Natural medicinal springs in the Atacama Desert
Even if you don’t immediately think of water when you hear the word “desert”, water is nevertheless present in the Atacama Desert. Besides the lagoons already mentioned, there are eight staggered natural pools between two rocks at an altitude of 3,590 meters, fed by the Puritama River. The water there is between 25 and 30 degrees Celsius and has medicinal properties. This area is administered by six indigenous communities.
Geysers of Tatio
“The grandfather who cries” is the translation of the geyser field “Tatio“. In the winter months, temperatures there drop to minus 22 degrees Celsius in the morning before sunrise. With an altitude of 4,320 meters, the Tatio geyser field is one of the highest places in the region. To visit the geothermal field, which covers about 30 square kilometers, you have to arrive very early in the morning, as the steam can only be seen at low temperatures. Due to the altitude, and the resulting reduced air pressure, the water here boils at about 86 degrees Celsius!
Around 67 geysers have been discovered, of which about 30 erupt regularly, and some of them produce water fountains up to 10 m high. The geysers are largely intact and form a popular tourist attraction.
The inhabitants of the Atacama Desert
In the villages of the region around the desert, the oldest customs are preserved. San Pedro de Atacama is a tiny desert tourist destination with about 2,000 inhabitants. The village has a small colonial center and a charming street, the “Calle Caracoles”, where all the tourism is concentrated.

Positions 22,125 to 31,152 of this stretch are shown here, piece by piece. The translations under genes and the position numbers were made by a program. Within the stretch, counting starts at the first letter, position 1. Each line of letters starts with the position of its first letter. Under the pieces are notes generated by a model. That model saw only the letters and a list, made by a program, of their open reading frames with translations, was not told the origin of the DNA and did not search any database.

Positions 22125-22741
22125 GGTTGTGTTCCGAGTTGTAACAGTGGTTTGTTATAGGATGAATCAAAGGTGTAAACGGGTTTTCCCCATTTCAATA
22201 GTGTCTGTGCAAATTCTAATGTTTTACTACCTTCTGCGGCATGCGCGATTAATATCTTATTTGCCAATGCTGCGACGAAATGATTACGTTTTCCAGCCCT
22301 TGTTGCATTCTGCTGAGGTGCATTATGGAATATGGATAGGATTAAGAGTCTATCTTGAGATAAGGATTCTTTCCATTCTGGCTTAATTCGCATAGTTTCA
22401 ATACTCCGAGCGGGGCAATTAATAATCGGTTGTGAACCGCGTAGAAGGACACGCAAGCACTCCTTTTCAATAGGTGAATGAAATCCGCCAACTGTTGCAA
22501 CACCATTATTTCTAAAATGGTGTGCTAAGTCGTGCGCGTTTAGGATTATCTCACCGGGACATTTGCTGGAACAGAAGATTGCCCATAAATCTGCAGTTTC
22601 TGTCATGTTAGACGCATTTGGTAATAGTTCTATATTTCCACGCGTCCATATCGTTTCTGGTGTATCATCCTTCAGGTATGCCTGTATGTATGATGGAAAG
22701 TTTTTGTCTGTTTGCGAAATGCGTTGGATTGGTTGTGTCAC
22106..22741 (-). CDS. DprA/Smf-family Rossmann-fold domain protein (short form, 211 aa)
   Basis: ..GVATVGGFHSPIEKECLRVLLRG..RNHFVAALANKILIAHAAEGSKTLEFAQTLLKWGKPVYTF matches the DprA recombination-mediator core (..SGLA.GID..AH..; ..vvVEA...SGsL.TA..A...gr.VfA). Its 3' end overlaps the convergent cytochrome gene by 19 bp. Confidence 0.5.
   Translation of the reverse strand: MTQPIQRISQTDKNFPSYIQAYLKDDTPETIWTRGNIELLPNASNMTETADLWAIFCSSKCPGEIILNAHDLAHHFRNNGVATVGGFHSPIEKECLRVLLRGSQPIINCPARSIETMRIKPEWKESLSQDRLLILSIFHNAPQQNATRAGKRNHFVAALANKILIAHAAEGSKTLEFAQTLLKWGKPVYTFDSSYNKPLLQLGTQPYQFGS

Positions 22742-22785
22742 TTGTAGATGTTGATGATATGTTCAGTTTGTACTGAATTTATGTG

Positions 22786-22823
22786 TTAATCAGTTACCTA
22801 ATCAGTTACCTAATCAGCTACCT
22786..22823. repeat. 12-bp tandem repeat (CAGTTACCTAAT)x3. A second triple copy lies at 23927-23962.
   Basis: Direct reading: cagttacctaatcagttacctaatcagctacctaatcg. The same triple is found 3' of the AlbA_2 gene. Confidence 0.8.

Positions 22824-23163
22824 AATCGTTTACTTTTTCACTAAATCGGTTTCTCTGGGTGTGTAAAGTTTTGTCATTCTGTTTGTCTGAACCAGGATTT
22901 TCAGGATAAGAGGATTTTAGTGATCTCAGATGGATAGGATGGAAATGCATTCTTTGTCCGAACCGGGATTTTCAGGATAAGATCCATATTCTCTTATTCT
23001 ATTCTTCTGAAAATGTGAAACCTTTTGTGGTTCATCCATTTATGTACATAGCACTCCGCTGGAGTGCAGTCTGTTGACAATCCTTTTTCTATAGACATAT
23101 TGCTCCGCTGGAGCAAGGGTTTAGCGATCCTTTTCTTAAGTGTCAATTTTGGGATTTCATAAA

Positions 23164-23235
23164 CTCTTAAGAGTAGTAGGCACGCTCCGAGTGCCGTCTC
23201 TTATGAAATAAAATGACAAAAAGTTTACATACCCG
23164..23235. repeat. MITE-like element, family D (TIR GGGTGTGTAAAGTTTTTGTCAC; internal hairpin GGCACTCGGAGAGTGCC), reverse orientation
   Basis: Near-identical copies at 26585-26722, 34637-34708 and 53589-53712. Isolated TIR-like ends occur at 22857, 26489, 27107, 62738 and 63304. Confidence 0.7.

Another well-known place, Toconao, is about 40 kilometers from San Pedro de Atacama. Translated, the name Toconao means “place of stones”. According to studies, the place is more than 12,000 years old.
In front of the central square, there is the church and bell tower of San Lucas, originally from the 18th century. Both have been declared national monuments.
Besides tourism, many villagers make a living from making various sculptures from volcanic stone quarried by the indigenous community.
Salar de Atacama
Located just a few kilometers from San Pedro de Atacama, the Salar de Atacama is Chile’s largest salt deposit, as well as one of the region’s most popular tourist attractions.
The Salar de Atacama is 300,000 square kilometers in size and can be seen in its entirety as the air is completely dry.
Beneath the salar is a lake covered by a thick, rough crust of chalky salt. In some places, there are openings in the crust where small lagoons have formed. These are some popular habitats for waterbirds such as flamingos, taguas and guallatas.
The Pukará de Quitor
At the entrance to Quitor, on the top of a hill, is the “Pukará de Quitor” fortress, built in the 12th century by the indigenous population for defensive purposes in response to the expansionist efforts of their Aymara neighbors. In 1982, the fortress was declared a national monument.
The Atacama Desert is an overwhelming experience for any tourist interested in nature and culture. A place that offers an unimagined variety of life forms and natural spectacles. It is definitely worth a trip.